Makkai grew up and lives a middle-class life on the gilded streets of the North Shore, a juxtaposition that informs her writing with a mix of insider and outsider perspective. The mother of two young children published her debut novel, “The Borrower,” in 2011 and will add a story collection featuring several of her “Best American Short Stories” winners, called “Music for Wartime,” to her list next summer. Not to mention her writings for Harper’s magazine and her work on a memoir about a grandmother she never really knew, one who’d been the leading lady of the Hungarian stage and a very successful novelist in that country back in her day. We had a lot to talk about when we had lunch. Read the rest of this entry »
Photo: Lynn Sloan
By Christine Sneed
I first became familiar with Columbia College professor Garnett Kilberg Cohen’s stories a couple of years ago when I read one of her two previous collections, “Lost Women, Banished Souls.” Immediately apparent in these stories is Garnett’s light touch and her talent at writing about love in its many complex permutations. When she asked me this past spring if I’d be willing to read an advance copy of her newest story collection and, if I liked it, send her Milwaukee-based publisher, Wise Blood Books, a blurb, I was happy to do so. Many of these new stories balance on the narrow, spiked fence between comedy and tragedy, and love—its protean nature especially—is again a key theme. Garnett and I recently exchanged some thoughts about “Swarm to Glory.” Read the rest of this entry »
Local author Mary Kubica’s debut “The Good Girl” is set in Chicago. Mia, the twenty-five-year-old daughter of a wealthy North Shore judge is kidnapped; although, without a ransom note, there’s little to go on. The hard-hearted judge is sure his daughter has just run off, being irresponsible and inconsiderate. The mother is sure something’s happened to her, having a different impression of her daughter. Chapters are labeled either “Before” or “After” the abduction, where Mia, “after,” can’t or won’t disclose what happened to her during her captivity. The point-of-view shifts from Mia’s mother, the detective, and the kidnapper himself as Kubica slowly teases out the story. Because the kidnapper’s perspective is clear, there doesn’t seem to be a mystery—but Mia’s post-kidnapping condition doesn’t make sense. Instead of relief, she’s anxious, unsure of who she is, uncomfortable with her reunited family. She claims not to recall the details of her three-month captivity, which is questioned by her mother, rejected by her father, and attributed to a kind of Stockholm Syndrome by her therapist. Her level of shock seems to indicate that something much worse than the kidnapper reveals happened while they were hiding in the woods. “She’s thinking. She wakes up from a dream and tries to remember the details. She gets bits and pieces, but never the whole thing. We’ve all been there. In a dream, your house is a house but it’s not your house. Some lady doesn’t look like your mother, but you know that she is your mother. In the daytime, it doesn’t quite make as much sense as it did during the night.” Read the rest of this entry »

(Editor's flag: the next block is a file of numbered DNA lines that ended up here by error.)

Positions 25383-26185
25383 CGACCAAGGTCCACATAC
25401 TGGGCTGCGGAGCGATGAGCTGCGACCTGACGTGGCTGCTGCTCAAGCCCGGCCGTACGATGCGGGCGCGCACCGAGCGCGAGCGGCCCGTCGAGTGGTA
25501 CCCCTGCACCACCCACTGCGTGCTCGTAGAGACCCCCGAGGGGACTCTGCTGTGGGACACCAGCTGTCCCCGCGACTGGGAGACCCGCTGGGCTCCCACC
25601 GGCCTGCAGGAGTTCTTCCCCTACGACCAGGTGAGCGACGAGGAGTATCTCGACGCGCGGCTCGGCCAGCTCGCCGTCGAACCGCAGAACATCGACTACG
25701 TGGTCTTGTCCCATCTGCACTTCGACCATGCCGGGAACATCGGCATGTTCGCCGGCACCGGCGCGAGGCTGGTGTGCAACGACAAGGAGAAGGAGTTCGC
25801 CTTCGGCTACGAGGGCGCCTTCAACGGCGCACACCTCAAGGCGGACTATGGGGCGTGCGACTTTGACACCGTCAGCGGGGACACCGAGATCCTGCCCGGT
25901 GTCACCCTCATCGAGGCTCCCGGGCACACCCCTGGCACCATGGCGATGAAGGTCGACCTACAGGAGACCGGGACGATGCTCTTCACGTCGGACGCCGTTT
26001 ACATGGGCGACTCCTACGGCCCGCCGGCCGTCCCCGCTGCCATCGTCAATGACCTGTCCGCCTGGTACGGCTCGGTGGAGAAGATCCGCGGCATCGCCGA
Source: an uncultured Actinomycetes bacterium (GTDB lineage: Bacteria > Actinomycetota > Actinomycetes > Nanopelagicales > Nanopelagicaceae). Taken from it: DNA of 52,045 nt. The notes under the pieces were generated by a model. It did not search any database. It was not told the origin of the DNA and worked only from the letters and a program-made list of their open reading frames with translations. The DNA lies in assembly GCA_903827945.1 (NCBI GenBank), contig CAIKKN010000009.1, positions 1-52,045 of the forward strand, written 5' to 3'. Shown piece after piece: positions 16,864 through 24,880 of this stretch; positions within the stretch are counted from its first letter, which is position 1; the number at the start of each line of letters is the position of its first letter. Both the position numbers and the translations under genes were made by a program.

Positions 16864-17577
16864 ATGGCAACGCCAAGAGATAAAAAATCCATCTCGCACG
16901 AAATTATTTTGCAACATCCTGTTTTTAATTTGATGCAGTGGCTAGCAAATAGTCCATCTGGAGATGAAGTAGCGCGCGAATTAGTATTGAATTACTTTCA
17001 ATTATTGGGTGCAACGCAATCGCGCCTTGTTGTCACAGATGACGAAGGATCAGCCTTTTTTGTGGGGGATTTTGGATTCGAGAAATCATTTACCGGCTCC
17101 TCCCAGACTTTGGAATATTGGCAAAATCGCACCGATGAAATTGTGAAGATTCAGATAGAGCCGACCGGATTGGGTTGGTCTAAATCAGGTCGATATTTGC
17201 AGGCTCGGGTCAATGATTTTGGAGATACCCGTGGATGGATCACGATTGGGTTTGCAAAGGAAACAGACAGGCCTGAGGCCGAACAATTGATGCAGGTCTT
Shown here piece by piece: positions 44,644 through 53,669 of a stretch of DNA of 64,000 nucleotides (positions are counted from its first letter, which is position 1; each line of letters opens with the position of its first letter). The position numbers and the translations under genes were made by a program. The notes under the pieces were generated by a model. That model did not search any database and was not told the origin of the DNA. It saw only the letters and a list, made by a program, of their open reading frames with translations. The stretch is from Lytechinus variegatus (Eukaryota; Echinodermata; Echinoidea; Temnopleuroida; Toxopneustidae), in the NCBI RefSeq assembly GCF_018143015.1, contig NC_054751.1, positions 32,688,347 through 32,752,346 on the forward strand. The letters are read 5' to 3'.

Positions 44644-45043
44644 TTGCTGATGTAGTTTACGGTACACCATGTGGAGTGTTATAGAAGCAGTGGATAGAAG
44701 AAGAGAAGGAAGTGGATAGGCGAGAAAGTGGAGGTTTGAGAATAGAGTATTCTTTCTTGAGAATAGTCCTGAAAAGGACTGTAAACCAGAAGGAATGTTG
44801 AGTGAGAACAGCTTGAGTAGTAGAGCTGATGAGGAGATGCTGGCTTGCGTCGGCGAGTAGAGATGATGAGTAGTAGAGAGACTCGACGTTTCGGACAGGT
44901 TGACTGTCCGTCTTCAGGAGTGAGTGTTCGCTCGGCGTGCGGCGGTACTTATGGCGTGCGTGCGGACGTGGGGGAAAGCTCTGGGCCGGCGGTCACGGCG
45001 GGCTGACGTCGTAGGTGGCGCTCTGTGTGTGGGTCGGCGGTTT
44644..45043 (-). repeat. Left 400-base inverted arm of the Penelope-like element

By Liz Baudler
Megan Stielstra’s writing career is forever changing. She tells me this as we sit on couches in the office space for her new nine-to-five job, and it looks like a sushi bar, all square lines and pale stripes of wood and white blocks. The walls are whiteboards and she can’t wait to take a marker to them.
Stielstra’s writing career has never been about the best-selling novel she hoped to write. It took shape as she scrubbed floors in Florence and read a lot. When she went to Columbia College, she walked out of her first class feeling like she had smoked everything there was to smoke, so high was she from the excitement of writing.
The writing career detoured when a trusted professor asked her if she’d ever thought about teaching. Yet she can’t stand in front of a classroom without writing, or else she’d violate some incredible trust with her students. It still amazes her that they trust her with first drafts: she would balk at handing over hers like that. Read the rest of this entry »